Could you tell us about your upcoming opportunity to study at Oxford? 

I’ve been accepted to study a Masters in Energy Systems at Oxford University. I spent a long time looking for Masters programs where I could delve into this subject, but they were often limited to people with a background in science or engineering and made it difficult for people with my background to study further in this field. However, this program is Oxford’s first energy systems-related program that allows people with varied backgrounds to take part in this field. 

image1Why did you choose Oxford specifically? 

There were several factors that drew me to Oxford. This question was actually asked during the interview I had in the application process. While there are, of course, aspects like the university’s reputation and connections, I viewed Oxford differently than other ‘prestigious’ universities like Cambridge or Harvard, even before I applied. I think it happened naturally over the last couple of years, as I began to listen and read many individuals who taught there either before (such as C S Lewis and J R R Tolkien) or now (prof. John Lennox). So it just happened by chance that I became more engaged with Oxford over time, and how it became my goal to get there. But most importantly, it is the nature of their Masters degree program was what ultimately drew me in.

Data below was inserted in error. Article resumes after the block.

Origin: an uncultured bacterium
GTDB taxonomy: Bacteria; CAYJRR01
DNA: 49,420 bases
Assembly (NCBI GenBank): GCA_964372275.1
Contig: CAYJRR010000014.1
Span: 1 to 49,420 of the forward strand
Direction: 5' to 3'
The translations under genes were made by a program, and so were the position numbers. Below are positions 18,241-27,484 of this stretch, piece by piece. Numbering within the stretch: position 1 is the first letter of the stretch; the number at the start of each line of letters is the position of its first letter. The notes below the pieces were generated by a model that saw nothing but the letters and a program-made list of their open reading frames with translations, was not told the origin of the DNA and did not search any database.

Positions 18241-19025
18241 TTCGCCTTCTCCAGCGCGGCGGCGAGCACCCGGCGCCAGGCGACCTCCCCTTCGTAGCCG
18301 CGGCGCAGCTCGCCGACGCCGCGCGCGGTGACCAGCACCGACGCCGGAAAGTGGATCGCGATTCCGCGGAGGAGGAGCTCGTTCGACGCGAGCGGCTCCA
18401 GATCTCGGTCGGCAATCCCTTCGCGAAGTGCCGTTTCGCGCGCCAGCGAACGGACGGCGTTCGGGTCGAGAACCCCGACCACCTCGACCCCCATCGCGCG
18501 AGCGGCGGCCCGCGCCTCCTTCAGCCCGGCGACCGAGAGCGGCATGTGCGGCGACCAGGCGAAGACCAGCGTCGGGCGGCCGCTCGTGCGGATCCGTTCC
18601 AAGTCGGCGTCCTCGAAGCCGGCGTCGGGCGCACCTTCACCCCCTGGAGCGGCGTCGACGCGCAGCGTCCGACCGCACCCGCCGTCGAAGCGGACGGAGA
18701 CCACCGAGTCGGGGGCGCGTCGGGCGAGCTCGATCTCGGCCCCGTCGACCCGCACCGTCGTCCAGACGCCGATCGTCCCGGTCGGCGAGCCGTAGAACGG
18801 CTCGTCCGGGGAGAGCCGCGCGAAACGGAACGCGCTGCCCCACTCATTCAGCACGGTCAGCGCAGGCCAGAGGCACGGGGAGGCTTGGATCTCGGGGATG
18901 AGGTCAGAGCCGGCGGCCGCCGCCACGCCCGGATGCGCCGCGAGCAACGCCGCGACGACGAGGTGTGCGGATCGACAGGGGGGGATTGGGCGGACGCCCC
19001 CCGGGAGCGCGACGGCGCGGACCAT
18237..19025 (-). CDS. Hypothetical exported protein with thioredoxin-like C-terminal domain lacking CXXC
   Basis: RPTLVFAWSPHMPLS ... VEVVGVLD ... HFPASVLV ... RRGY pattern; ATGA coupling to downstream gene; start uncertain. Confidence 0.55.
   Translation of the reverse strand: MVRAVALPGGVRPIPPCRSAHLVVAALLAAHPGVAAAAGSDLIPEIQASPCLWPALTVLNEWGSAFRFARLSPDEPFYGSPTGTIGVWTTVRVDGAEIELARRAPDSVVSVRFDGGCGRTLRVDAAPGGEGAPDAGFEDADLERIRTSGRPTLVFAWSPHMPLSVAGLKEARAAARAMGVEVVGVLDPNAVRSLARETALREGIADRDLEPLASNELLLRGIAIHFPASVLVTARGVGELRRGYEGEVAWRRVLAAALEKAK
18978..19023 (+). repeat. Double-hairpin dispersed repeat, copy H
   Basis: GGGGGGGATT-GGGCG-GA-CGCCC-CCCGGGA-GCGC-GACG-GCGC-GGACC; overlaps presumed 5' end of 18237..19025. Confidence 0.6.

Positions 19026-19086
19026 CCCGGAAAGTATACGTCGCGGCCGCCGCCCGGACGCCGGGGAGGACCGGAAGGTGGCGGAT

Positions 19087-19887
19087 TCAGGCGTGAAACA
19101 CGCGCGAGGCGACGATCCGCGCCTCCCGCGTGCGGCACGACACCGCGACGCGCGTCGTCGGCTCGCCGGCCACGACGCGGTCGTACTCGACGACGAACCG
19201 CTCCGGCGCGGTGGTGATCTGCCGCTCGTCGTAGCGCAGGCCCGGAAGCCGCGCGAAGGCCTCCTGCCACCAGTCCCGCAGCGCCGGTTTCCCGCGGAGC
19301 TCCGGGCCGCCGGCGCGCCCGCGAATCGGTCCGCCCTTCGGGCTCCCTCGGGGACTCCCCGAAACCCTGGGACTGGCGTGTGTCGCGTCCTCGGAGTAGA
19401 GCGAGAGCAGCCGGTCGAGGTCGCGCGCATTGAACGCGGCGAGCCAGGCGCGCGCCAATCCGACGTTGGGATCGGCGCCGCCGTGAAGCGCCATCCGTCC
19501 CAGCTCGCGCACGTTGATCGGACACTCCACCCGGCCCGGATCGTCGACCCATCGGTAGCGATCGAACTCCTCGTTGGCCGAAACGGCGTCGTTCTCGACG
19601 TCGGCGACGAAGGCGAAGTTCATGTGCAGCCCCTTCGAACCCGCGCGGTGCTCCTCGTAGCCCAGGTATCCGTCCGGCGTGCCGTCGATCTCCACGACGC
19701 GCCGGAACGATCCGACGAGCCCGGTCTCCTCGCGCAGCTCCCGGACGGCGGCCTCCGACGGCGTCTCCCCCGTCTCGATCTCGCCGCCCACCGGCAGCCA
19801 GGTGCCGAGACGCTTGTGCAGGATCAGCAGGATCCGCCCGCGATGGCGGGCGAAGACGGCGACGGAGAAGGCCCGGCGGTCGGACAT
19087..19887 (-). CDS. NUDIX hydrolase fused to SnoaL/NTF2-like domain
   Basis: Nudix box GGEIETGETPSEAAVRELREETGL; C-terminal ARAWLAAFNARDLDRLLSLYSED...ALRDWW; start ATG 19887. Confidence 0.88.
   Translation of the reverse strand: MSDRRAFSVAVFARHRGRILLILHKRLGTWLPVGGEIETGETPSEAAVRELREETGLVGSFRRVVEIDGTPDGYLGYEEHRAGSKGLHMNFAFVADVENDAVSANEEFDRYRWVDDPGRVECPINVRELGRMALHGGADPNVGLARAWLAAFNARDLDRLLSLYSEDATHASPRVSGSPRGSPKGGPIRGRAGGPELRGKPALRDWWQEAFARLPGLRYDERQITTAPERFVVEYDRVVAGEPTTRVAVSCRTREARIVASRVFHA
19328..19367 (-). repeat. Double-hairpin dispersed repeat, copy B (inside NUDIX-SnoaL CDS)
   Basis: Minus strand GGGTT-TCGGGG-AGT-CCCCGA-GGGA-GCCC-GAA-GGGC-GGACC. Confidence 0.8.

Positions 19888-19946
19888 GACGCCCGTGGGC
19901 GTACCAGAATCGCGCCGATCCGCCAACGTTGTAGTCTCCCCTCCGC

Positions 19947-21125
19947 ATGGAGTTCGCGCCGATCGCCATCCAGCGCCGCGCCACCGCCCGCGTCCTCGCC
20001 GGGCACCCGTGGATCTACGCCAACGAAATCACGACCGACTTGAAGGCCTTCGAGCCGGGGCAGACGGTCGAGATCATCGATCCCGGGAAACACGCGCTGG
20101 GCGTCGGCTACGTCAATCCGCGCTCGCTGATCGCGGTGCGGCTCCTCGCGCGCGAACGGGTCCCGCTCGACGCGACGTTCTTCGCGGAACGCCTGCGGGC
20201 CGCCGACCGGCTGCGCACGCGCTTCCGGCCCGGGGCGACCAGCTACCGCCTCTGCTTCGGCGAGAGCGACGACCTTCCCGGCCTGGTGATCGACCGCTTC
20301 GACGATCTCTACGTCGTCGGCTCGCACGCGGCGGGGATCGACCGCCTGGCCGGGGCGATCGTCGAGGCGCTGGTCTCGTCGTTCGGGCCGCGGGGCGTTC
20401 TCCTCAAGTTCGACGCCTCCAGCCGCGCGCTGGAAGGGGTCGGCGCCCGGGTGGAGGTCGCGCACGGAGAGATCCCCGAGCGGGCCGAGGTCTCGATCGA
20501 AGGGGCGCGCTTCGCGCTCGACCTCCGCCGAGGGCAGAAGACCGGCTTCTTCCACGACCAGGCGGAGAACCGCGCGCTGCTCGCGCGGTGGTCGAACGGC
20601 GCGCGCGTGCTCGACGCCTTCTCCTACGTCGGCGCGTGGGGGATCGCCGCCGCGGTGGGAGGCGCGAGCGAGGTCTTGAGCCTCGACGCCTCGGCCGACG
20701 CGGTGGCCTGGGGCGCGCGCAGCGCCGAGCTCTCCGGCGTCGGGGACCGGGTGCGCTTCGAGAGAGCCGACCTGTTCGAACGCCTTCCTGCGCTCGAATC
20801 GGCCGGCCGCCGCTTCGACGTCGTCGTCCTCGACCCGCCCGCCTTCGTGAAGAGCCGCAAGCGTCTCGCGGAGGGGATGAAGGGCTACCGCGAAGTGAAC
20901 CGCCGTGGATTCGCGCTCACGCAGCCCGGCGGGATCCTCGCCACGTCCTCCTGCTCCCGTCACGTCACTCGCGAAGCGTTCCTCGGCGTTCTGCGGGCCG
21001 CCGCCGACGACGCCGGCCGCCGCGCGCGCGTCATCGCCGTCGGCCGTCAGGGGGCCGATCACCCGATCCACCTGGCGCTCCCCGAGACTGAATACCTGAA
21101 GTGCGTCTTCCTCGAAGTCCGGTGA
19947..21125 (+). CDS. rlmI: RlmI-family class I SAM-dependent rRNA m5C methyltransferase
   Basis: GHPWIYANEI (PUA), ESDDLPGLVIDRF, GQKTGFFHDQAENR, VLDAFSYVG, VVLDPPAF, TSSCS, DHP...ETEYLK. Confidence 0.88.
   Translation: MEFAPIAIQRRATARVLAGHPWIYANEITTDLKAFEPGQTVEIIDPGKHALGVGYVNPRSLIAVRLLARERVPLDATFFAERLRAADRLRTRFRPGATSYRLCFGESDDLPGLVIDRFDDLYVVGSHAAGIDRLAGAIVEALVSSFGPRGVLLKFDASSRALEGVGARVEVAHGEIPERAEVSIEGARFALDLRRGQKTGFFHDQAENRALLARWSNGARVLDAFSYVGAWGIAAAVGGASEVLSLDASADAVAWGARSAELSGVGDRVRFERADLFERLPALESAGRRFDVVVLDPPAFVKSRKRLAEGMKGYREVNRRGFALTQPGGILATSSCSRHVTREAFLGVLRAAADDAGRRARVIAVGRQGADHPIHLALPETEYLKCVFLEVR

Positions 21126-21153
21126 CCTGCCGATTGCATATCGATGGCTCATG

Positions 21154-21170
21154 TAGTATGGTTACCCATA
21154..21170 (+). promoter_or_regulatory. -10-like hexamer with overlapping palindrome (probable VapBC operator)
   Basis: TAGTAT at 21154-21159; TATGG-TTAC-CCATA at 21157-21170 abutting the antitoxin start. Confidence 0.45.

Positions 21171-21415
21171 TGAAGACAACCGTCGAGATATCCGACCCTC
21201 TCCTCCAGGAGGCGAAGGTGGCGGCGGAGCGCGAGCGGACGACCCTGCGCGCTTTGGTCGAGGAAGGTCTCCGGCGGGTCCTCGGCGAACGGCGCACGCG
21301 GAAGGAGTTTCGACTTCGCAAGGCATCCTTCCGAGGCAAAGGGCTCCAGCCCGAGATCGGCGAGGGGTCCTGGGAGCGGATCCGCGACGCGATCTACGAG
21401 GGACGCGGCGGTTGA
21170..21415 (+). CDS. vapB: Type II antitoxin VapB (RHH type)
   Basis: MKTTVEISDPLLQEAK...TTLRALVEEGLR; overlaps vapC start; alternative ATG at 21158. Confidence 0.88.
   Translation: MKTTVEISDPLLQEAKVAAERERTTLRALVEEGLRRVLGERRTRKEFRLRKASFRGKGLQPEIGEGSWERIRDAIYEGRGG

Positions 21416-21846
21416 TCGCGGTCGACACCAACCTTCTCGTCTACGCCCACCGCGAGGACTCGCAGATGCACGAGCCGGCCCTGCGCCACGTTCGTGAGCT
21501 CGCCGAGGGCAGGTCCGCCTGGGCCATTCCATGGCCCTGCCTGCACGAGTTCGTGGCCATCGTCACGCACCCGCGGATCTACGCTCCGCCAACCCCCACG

How is the Oxford degree structured and what are some of the subjects you’re excited to tackle? 

Oxford’s MSc in Energy Systems is a brand new program, so I’ll be in its very first intake (probably also to be experimented upon as a guinea pig). The program will have a small intake of 10 full-time students from various backgrounds, and the idea is that we will teach each other our respective disciplines and how they relate to energy. There’s a significant aspect of peer-to-peer learning built into the structure of the program, and this was what separated it from other masters programs that I looked into. We will also be taught by professors from different departments on pretty much everything that relates to energy, from its science and various technologies to the markets and regulations. After three terms of studying, I will have to deliver a thesis by the end of summer, so the whole program is about a year long.